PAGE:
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Yellow Jasmine flower that is on verge of extinction found in remote Himachal forest

Yellow Jasmine flower.(Photo for representation)

Shimla: In a rare conservation initiative, a team of biodiversity enthusiasts comprising serving and retired forest officials, have found the rare yellow Jasmine flower, which is on the verge of extinction, in the remote forests of Bharmour in the Chamba district of Himachal Pradesh.

Bharmour, located at a height 8,500 feet in the high Pir Panjal mountain ranges, is a land blessed with pristine beauty of abundant alpine pastures and provides home for nomadic shepherds, known as Gaddis.

“Ours is not a first discovery, yet it is certainly an effort to underline the value of a flowering plant that was researched in 1890 in this region. It’s a plant which is critically endangered and only 100-odd plants are left” says G S Goraya, a former Principal Chief Conservator of Forests in Himachal Pradesh.

Goraya had recently led a team of forest officials including Divisional Forest Officer (Wildlife) Chamba Amit Sharma deep to the forest areas in Bharmour and found the plant surviving under local soil-climatic conditions suited to its growth.

“The sighting of the yellow Jasmine plant is seen as a landmark conservation effort in the high mountains known as a hot spot of rich biodiversity. This will help the researchers to take forward the effort to preserve the germplasm” says Deputy Commissioner Chamba Aproov Devgan.

The exploration team said that the yellow Jasmine plant was found in the forest adjacent to the Garima area.

Tracing its history, Amit Sharma said the species has a thin endemic presence and was first collected by J .H Lace, a British researcher from forests of Rupani, near Bharmour in 1899. Reports say the plant’s germplasm is also preserved in London for research and propagation.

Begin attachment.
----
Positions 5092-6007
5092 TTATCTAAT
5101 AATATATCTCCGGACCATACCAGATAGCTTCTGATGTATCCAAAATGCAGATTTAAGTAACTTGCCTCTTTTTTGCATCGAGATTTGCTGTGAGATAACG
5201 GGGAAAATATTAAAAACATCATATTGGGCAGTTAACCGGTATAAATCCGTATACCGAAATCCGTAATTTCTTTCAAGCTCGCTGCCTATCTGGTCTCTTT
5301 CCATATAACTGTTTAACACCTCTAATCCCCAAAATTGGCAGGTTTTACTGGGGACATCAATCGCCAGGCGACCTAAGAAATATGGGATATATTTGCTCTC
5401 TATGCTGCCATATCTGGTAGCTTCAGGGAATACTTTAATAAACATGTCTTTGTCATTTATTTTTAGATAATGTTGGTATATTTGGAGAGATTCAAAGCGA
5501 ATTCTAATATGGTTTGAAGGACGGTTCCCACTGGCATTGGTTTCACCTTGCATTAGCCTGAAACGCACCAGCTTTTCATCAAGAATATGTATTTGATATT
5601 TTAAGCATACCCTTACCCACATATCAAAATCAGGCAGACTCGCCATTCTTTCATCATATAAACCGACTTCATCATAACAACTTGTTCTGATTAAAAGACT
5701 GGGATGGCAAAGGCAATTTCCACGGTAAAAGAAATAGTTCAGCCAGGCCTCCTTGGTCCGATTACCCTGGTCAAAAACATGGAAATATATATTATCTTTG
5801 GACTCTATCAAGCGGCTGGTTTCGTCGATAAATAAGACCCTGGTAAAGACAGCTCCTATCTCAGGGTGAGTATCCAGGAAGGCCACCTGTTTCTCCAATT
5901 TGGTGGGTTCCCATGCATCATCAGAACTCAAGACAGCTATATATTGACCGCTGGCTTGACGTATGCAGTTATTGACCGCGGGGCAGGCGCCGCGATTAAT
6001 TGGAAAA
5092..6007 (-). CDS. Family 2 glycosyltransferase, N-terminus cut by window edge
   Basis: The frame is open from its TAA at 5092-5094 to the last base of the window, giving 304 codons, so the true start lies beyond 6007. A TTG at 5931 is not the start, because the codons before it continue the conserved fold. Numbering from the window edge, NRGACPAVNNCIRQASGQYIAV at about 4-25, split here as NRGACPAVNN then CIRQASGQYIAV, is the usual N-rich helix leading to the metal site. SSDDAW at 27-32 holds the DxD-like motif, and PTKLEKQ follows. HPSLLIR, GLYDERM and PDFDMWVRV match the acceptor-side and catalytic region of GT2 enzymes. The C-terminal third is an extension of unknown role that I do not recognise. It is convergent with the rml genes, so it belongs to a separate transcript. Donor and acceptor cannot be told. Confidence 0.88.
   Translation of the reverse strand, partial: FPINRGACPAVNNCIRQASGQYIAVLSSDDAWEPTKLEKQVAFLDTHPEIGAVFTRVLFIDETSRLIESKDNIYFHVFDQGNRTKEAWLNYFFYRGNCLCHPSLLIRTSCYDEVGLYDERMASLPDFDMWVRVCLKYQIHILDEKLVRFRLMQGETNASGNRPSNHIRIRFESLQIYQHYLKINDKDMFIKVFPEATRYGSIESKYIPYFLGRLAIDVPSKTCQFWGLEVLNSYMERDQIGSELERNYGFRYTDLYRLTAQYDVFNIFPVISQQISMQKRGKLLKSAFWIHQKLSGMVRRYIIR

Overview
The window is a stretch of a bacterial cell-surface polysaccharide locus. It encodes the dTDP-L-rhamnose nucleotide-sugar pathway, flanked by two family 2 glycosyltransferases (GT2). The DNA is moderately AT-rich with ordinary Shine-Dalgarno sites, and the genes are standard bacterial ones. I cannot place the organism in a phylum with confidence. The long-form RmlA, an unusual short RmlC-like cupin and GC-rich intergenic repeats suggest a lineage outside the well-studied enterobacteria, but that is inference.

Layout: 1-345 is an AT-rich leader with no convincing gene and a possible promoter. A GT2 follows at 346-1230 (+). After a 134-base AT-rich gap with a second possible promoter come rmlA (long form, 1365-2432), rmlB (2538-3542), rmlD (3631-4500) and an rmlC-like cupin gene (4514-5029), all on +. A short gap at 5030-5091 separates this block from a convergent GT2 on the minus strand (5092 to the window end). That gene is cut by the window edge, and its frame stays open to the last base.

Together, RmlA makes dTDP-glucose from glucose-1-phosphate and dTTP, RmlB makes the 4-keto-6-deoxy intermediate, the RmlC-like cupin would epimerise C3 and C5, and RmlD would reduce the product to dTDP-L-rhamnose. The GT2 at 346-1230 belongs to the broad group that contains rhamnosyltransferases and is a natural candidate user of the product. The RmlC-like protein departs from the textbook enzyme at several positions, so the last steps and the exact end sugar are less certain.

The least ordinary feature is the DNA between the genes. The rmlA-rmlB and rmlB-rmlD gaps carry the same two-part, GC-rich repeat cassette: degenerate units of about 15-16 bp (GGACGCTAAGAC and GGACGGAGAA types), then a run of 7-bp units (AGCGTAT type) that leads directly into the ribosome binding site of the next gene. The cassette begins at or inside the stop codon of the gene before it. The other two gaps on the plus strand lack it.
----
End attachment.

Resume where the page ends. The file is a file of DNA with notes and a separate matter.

After remaining inconspicuous for nearly 20 years, R N Parker collected the plant again in 1919 from the Holi area. The species again missed botanists’ attention for nearly 90 years till a team from IHBT (Institute of Himalayan Bioresource Technology), Palampur collected the plant in 2012. Only 24 plants spread over an area of two kilometres were located, mainly on the road side.

Later road widening works and other human activity posed an added threat to the existence of the plant since not many people were aware about its importance or the fact that it is facing extinction. Thus, the researchers feel that Himachal Pradesh Biodiversity board is required to take further steps for conservation of the plant

“On our side, we are committed to working in a systematic and organized manner to ensure the successful conservation of this species. Detailed strategies and measures will be devised to protect the habitat, propagate the plant, and raise awareness about its significance,” said DFO (wildlife) Chamba.

The yellow Jasmine, also known as dwarf Jasmine, Himalayan Jasmine, or Parker Jasmine, belongs to the Oleaceae family. Native to the western Himalayas, this dwarf variety typically grows to a height of one foot and spreads over a 2.5 square feet area.

Yellow Jasmine is a wonderful shrub with yellow trumpet-shaped blooms. The dynamic display of bright, yellow colour throughout the spring is considered to be absolutely amazing .

The plant usually thrives in a range of soil conditions but prefers well-drained areas. With compact compound pinnate leaves comprising three to five leaflets, this deciduous shrub adds a touch of elegance to its surroundings, Amit Sharma says.

The yellow Jasmine blooms in early summer. However, it is important to note that due to its susceptibility to colder climates, the yellow Jasmine is limited to zones 9 through 10, as it is not winter hardy in colder regions.

Goraya earlier had also led a team of forest officials to Kinnaur to discover a plant named ‘Carpinus faginea’ in Kinnaur –a high altitude tribal district.